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S. cerevisiae lacking Kcs1 displays a defect in translation(A) 5-fold serial dilutions of the indicated S. cerevisiae strains were plated on YPD with or without protein synthesis inhibitors, and incubated for 2–3 days at 30°C. Data represent three independent experiments. (B) Protein synthesis was measured in the indicated S. cerevisiae strains by pulse-labelling cells for 5 min with [35S]methionine/cysteine. Radioactivity incorporated into total protein, expressed as counts per min (cpm), was normalized to the absorbance (A600) of the labelled culture. Data are means±S.E.M. (n=4). (C) Protein synthesis was measured in kcs1Δ cells expressing either native or catalytically inactive forms of Kcs1, as described in (B). Data are means±S.E.M. (n=6). P values are from a two-tailed paired t-test (*P≤0.05; **P≤0.01; n.s. not significant, P>0.05).
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Figure 1: S. cerevisiae lacking Kcs1 displays a defect in translation(A) 5-fold serial dilutions of the indicated S. cerevisiae strains were plated on YPD with or without protein synthesis inhibitors, and incubated for 2–3 days at 30°C. Data represent three independent experiments. (B) Protein synthesis was measured in the indicated S. cerevisiae strains by pulse-labelling cells for 5 min with [35S]methionine/cysteine. Radioactivity incorporated into total protein, expressed as counts per min (cpm), was normalized to the absorbance (A600) of the labelled culture. Data are means±S.E.M. (n=4). (C) Protein synthesis was measured in kcs1Δ cells expressing either native or catalytically inactive forms of Kcs1, as described in (B). Data are means±S.E.M. (n=6). P values are from a two-tailed paired t-test (*P≤0.05; **P≤0.01; n.s. not significant, P>0.05).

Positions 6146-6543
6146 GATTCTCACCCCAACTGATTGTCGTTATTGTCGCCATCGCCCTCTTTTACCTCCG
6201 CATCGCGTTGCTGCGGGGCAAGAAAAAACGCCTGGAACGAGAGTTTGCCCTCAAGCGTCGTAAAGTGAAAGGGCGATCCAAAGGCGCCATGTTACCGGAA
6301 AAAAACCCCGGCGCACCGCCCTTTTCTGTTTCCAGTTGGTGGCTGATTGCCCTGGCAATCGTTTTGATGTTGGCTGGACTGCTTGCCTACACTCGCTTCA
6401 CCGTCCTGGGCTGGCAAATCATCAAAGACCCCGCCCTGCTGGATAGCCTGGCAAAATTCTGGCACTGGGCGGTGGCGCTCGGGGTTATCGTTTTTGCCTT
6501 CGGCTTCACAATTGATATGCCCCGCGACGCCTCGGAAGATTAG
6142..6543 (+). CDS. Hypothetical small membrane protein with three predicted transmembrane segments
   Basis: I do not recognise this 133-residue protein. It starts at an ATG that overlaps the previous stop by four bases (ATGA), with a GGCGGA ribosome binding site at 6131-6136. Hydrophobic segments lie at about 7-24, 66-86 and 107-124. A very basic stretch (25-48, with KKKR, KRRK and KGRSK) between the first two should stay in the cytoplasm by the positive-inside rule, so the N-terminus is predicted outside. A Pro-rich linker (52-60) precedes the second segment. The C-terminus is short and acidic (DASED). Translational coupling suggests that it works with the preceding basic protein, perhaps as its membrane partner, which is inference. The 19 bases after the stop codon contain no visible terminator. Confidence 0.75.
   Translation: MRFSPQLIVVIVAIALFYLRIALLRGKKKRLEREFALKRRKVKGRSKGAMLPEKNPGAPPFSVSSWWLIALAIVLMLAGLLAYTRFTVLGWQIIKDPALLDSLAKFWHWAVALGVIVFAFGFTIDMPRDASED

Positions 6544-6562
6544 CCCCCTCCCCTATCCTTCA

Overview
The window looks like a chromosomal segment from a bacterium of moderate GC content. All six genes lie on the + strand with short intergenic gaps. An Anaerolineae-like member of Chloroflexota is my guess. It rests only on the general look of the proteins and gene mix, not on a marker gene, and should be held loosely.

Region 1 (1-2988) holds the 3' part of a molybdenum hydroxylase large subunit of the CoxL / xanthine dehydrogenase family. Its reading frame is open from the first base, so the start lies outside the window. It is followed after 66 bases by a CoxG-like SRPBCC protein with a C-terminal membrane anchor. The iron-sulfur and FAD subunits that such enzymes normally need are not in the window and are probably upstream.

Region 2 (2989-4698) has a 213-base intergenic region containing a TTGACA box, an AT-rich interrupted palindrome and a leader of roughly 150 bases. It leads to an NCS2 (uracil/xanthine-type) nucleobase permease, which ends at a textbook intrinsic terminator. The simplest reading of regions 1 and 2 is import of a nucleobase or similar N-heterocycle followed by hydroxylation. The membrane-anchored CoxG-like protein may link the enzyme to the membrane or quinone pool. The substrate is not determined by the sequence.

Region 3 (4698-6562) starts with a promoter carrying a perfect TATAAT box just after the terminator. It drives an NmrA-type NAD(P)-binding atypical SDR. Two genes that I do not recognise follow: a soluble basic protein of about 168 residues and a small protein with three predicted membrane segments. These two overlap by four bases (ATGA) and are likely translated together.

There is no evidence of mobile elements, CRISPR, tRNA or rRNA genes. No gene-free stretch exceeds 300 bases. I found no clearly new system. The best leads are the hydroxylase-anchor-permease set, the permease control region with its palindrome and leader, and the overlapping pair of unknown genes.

Mentions: We monitored ribosome function in yeast cells by growing them in the presence of aminoglycoside antibiotics, G418, paromomycin or hygromycin B, which disrupt the elongation cycle during polypeptide synthesis. We observed that kcs1Δ yeast cells, which have no detectable inositol pyrophosphates, are sensitive to low doses of these drugs; at these doses WT yeast cells show either no change in growth or mild sensitivity (Figure 1A). Conversely, vip1Δ yeast cells, which have higher levels of 5-IP7 than WT yeast cells but no 1-IP7, show no loss of viability at low doses of these inhibitors. We also tested the double knockout kcs1Δddp1Δ strain, which accumulates 1-IP7 but has no 5-IP7 or IP8. The additional removal of Ddp1 partially rescues the sensitivity of yeast cells lacking Kcs1 to G418, and completely eliminates sensitivity to paromomycin and hygromycin B. This suggests that the presence of either 1-IP7 or 5-IP7 is sufficient to confer resistance to translation inhibitors. The sensitivity of kcs1Δ yeast strain to translation inhibitors could reflect a defect in protein synthesis. Incorporation of radiolabelled methionine/cysteine into proteins is significantly reduced in kcs1Δ yeast cells compared with WT cells (Figure 1B), but, as expected, vip1Δ yeast cells show no change in the rate of protein synthesis.